In order to make substantial progress toward addressing this crisis, the reports recommend state leaders take the following actions:

Replace redevelopment funding for affordable housing with at least $1 billion annually to help local governments meet their state-mandated affordable housing production goals.

Expand California’s Low-Income Housing Tax Credit Program by $500 million per year to jumpstart affordable housing production and preservation.

Create a new California capital gains tax credit to preserve existing affordable housing at risk of conversion and to fight displacement pressures in rural opportunity zones.

Reduce the threshold for voter approval of local funding of affordable housing and infrastructure from the current 67% to 55%, as was done for educational facilities in 2000.

“These reports make clear that the housing crisis is bigger than any single community, and no matter how hard local governments and their citizens work to address the crisis they need help from the state and federal governments,” Matt Schwartz, president and CEO of the California Housing Partnership, stated in the press release.

“Which is why we need the State to provide critical missing tools by, one, replacing redevelopment funding the State took away in 2012; and, two, lowering the voter threshold for passing local affordable housing measures from two-thirds to 55%, as was done for education in 2000.”

Source: The Business Journal

US: Cory Booker unveils plan to combat housing ‘affordability crisis’

Presidential candidate Sen. Cory Booker unveiled a housing plan Wednesday to address an “affordability crisis” in the US, shining a national spotlight on an issue that has been at the center of his political identity for more than two decades.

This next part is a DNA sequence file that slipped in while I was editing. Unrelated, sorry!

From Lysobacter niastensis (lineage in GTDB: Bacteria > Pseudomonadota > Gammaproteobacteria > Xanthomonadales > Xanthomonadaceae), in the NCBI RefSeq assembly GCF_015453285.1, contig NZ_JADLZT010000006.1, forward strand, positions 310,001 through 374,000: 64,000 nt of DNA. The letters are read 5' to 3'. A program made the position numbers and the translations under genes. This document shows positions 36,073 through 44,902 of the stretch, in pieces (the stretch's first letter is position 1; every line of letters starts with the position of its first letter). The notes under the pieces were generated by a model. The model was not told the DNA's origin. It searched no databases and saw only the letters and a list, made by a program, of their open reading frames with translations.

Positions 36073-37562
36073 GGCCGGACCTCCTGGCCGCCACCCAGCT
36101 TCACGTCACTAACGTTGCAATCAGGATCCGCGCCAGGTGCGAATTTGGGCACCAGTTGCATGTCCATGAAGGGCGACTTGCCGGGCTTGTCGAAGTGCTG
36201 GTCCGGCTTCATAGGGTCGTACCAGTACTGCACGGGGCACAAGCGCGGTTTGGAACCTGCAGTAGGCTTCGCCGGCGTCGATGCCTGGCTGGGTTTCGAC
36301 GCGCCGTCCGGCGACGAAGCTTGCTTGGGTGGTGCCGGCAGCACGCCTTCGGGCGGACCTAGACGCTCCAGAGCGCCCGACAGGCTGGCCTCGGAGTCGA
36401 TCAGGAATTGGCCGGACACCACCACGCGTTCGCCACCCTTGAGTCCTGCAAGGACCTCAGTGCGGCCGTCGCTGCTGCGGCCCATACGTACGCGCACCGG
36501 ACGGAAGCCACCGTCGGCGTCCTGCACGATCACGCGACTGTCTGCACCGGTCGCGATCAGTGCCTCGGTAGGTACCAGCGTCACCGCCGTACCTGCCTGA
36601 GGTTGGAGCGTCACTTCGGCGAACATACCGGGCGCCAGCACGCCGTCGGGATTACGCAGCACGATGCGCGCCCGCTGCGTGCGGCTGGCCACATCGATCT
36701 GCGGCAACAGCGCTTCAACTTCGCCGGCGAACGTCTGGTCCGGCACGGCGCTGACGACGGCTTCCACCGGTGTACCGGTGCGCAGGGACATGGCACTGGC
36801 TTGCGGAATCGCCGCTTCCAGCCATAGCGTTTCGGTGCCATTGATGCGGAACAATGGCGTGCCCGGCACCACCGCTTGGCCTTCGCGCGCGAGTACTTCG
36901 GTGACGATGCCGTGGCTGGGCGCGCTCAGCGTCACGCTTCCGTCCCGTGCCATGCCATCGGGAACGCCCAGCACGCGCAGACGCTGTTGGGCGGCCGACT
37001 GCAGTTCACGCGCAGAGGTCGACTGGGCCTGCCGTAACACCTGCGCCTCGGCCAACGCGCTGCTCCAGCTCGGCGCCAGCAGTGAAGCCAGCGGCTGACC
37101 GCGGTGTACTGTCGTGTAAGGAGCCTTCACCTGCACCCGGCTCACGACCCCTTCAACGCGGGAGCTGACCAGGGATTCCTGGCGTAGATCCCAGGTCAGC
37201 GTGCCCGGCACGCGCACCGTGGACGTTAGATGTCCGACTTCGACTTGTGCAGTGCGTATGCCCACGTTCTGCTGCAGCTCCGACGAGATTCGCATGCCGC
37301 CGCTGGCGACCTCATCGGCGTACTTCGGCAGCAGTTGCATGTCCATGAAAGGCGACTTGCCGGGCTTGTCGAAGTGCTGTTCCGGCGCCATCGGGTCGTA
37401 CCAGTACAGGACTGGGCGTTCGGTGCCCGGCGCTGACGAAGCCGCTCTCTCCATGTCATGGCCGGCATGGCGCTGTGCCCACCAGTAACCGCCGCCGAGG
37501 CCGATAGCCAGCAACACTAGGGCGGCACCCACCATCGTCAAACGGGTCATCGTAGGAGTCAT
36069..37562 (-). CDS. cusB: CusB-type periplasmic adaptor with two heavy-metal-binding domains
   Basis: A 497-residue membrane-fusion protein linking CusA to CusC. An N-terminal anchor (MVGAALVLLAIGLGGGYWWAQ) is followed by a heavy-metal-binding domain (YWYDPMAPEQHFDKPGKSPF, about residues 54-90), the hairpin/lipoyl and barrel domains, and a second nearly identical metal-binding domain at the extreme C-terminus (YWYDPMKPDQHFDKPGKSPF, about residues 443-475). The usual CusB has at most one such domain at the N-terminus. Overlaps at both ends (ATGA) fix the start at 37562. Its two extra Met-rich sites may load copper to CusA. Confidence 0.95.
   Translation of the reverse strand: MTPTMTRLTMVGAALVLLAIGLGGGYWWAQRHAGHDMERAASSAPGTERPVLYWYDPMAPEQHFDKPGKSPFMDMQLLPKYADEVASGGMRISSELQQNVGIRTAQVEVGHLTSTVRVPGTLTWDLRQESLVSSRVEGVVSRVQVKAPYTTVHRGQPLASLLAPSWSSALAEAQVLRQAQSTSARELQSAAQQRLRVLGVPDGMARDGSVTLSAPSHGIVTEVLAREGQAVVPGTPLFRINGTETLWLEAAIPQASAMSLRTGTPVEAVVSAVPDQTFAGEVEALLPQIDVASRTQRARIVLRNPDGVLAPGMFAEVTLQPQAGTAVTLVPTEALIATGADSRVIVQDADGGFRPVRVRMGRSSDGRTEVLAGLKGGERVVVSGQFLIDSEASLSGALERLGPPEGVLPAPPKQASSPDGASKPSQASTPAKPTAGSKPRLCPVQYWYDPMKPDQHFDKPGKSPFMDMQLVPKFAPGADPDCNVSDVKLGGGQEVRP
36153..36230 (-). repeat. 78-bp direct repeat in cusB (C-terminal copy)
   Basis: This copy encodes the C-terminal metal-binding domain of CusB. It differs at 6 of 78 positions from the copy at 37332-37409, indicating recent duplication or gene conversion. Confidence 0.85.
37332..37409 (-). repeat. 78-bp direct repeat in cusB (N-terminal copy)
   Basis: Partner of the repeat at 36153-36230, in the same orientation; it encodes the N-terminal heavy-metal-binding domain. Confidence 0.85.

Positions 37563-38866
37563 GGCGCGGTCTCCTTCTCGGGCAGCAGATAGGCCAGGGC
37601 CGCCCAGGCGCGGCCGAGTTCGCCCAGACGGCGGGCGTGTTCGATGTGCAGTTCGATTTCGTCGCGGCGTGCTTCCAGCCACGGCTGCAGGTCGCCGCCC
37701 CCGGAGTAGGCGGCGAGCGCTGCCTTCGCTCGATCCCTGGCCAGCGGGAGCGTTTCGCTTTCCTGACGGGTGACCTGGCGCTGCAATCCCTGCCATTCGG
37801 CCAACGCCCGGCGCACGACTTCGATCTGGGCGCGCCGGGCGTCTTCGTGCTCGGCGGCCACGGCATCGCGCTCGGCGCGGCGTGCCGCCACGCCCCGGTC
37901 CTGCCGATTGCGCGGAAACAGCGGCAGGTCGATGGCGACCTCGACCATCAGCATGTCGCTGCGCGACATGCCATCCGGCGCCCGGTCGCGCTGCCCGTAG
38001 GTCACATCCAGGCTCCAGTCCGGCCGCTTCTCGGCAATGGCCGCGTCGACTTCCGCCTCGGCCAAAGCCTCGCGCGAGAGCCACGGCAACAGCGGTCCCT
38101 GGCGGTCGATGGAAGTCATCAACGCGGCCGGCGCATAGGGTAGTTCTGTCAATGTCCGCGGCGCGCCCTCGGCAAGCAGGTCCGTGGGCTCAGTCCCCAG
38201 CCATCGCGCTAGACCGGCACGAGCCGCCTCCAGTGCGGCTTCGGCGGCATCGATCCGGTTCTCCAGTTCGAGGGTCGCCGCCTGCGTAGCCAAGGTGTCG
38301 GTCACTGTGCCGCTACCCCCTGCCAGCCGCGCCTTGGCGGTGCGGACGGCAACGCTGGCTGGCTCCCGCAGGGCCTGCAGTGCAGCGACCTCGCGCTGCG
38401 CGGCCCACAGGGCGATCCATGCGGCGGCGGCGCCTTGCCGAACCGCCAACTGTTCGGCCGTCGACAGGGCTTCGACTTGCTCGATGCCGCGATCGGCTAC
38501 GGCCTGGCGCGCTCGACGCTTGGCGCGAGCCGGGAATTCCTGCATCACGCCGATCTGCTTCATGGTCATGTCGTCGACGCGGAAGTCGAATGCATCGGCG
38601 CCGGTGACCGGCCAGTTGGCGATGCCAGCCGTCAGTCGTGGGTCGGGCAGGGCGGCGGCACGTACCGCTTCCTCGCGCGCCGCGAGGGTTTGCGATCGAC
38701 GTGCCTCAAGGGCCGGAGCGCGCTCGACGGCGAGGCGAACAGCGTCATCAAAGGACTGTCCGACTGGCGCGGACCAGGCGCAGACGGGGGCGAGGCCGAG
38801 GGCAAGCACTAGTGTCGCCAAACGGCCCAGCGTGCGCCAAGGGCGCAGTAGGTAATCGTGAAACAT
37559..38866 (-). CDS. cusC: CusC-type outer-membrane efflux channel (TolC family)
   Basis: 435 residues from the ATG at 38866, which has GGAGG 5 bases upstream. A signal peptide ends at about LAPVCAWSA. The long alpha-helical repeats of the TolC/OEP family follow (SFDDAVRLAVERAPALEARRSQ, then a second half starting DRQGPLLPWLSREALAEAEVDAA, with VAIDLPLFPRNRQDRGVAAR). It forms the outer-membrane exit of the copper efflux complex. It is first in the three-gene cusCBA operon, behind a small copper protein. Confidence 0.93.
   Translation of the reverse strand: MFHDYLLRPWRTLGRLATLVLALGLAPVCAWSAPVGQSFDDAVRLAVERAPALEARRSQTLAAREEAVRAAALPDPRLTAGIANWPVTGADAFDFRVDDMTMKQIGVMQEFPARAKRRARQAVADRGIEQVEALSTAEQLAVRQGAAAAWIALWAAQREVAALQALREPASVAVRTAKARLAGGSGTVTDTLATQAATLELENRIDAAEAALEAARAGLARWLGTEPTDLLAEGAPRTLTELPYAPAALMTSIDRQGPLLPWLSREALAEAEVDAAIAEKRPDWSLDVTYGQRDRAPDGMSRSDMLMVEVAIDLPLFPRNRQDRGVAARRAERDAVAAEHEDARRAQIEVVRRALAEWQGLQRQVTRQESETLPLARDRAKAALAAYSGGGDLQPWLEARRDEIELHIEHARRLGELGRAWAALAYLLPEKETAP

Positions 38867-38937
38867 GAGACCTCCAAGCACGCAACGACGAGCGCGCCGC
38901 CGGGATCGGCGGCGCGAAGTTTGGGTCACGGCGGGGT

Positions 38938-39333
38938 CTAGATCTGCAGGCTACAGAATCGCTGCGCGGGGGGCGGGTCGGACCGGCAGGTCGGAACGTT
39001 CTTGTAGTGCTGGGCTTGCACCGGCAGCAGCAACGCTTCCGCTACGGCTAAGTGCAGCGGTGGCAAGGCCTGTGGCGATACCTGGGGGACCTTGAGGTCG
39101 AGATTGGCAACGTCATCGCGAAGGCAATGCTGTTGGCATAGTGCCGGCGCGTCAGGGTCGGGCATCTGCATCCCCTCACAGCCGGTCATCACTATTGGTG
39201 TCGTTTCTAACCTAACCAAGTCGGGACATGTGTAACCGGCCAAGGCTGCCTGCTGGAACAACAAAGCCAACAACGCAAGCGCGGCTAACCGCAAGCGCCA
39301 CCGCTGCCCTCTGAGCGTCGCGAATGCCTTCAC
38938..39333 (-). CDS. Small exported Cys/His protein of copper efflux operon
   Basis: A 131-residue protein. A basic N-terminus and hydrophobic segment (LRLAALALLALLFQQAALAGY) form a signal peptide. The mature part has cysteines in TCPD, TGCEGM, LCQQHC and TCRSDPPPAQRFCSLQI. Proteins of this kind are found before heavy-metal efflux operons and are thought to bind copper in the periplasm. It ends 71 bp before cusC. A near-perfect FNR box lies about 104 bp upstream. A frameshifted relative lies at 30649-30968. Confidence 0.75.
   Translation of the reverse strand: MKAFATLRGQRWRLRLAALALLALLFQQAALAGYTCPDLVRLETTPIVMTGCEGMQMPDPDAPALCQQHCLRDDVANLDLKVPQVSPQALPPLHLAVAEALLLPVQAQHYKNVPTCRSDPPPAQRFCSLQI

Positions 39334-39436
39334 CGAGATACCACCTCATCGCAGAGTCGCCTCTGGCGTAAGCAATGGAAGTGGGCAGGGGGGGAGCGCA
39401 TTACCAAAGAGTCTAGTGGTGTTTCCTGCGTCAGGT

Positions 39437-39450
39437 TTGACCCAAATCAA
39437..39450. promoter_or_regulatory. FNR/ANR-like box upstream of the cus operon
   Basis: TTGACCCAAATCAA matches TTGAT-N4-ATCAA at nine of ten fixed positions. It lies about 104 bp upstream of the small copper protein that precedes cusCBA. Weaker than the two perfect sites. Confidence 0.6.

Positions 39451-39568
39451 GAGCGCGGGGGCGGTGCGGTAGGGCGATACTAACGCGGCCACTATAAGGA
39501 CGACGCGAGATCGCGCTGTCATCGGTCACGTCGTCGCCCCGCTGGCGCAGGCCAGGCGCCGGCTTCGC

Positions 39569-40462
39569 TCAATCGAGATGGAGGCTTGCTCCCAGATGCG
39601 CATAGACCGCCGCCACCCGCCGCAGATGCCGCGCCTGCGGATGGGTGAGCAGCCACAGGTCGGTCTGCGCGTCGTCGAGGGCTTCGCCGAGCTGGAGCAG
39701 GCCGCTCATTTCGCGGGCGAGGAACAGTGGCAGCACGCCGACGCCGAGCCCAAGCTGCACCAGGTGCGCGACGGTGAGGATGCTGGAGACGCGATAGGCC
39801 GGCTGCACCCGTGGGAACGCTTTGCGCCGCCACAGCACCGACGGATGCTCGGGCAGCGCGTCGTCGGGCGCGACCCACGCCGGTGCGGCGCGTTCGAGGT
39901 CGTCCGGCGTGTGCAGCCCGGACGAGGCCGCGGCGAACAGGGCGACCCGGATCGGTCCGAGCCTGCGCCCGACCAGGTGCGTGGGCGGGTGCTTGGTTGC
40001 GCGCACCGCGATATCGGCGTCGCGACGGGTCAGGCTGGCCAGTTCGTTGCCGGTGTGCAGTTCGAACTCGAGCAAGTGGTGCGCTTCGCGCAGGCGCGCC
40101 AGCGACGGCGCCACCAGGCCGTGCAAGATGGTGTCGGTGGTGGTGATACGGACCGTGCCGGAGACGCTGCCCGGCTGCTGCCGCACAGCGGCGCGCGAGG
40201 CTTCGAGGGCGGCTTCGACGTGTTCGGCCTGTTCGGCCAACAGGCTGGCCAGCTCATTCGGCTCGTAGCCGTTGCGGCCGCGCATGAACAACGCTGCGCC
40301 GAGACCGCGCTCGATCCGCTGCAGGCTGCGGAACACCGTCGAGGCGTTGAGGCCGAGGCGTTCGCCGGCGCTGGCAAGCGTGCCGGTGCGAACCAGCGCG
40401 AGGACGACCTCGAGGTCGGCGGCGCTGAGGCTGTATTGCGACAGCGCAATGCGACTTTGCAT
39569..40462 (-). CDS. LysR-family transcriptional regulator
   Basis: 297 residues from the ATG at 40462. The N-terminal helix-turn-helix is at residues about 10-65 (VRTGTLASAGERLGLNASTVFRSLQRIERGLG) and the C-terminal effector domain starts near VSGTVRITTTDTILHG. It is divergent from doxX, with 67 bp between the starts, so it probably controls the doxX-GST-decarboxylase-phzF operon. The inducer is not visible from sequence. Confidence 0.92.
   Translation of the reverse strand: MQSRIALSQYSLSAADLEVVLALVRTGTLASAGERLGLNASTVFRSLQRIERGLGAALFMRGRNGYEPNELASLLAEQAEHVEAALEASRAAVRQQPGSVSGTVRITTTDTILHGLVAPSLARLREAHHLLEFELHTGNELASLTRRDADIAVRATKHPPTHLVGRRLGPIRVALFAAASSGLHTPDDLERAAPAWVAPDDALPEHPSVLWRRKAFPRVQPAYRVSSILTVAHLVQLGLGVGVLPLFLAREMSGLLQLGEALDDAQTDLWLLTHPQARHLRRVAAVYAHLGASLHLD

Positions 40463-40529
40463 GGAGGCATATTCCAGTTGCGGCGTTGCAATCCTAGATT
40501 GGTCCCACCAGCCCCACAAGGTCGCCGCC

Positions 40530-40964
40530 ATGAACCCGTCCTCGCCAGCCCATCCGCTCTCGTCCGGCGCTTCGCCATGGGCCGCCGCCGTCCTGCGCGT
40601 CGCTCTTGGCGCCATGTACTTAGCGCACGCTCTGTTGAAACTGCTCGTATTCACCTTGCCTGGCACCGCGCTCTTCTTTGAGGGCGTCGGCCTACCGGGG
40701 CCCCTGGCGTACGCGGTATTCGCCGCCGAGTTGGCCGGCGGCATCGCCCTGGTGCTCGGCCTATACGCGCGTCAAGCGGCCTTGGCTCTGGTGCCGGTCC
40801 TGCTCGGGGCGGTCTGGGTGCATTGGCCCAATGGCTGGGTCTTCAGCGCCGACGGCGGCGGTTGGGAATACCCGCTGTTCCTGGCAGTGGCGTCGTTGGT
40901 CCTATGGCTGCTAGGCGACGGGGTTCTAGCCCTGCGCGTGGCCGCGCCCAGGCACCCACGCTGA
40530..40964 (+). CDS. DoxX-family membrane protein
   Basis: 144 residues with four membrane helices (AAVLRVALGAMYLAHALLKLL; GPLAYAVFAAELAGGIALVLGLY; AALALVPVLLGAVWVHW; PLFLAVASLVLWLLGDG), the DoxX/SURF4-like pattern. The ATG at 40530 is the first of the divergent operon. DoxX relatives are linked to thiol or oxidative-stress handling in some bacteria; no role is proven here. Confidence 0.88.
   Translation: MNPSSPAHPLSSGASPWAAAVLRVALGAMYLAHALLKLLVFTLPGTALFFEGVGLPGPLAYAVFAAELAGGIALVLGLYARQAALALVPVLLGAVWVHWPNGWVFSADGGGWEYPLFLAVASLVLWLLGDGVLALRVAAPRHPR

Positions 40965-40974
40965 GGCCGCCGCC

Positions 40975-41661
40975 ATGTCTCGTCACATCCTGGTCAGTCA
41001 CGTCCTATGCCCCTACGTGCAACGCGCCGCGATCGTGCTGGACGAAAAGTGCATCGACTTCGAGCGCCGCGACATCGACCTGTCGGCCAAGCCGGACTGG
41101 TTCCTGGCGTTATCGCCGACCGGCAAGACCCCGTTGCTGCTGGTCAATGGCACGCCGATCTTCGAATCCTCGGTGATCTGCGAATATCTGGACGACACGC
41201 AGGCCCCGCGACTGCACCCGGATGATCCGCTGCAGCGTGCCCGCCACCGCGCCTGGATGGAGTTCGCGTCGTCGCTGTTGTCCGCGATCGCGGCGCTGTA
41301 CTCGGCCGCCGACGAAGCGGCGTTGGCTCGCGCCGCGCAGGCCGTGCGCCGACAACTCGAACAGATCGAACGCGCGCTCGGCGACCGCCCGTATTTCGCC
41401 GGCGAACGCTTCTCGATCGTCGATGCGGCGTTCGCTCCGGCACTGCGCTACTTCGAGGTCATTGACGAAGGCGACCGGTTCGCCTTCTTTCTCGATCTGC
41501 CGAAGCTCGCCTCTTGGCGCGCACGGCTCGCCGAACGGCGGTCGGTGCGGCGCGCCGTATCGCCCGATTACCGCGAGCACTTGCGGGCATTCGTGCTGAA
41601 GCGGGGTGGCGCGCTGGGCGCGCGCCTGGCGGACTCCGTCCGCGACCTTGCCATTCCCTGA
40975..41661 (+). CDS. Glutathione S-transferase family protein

“Making sure all Americans have the right to good housing is very personal to me,” the New Jersey Democrat said. “I’m determined to tear down the barriers that stand in the way of every American being able to do for their families what my parents did for mine.”
Booker’s plan, modeled after legislation he previously introduced in the Senate, focuses on a renters’ credit that he says would lift 9.4 million people out of poverty. In that regard, his proposal is similar to a plan by his 2020 rival Sen. Kamala Harris, a California Democrat who has centered her own housing policy on a subsidy for low-income renters.
But Booker’s blueprint goes further than Harris’, with sweeping changes to restrictive zoning laws, coupled with federal incentives to build more affordable housing. Advocates have called for such changes in cities like Los Angeles, where homelessness has spiked sharply amid rising housing demand and prices.
Booker would also expand the right to counsel for low-income tenants fighting eviction, while targeting discriminatory and predatory housing market practices, and funding grants to combat homelessness.
Source: CNN

Wells Fargo to donate $1 billion toward affordable housing by 2025

Wells Fargo & Co said on Wednesday it will narrow the focus of its philanthropy toward three causes including affordable housing and will donate $1 billion (£787.1 million) to housing over the next few years.

The San Francisco-based bank named Brandee McHale to be the new head of the Wells Fargo Foundation which will be focused on addressing housing affordability, improving financial literacy and growing small businesses. McHale joins the bank from Citigroup Inc and replaces Jon Campbell whose retirement was previously announced.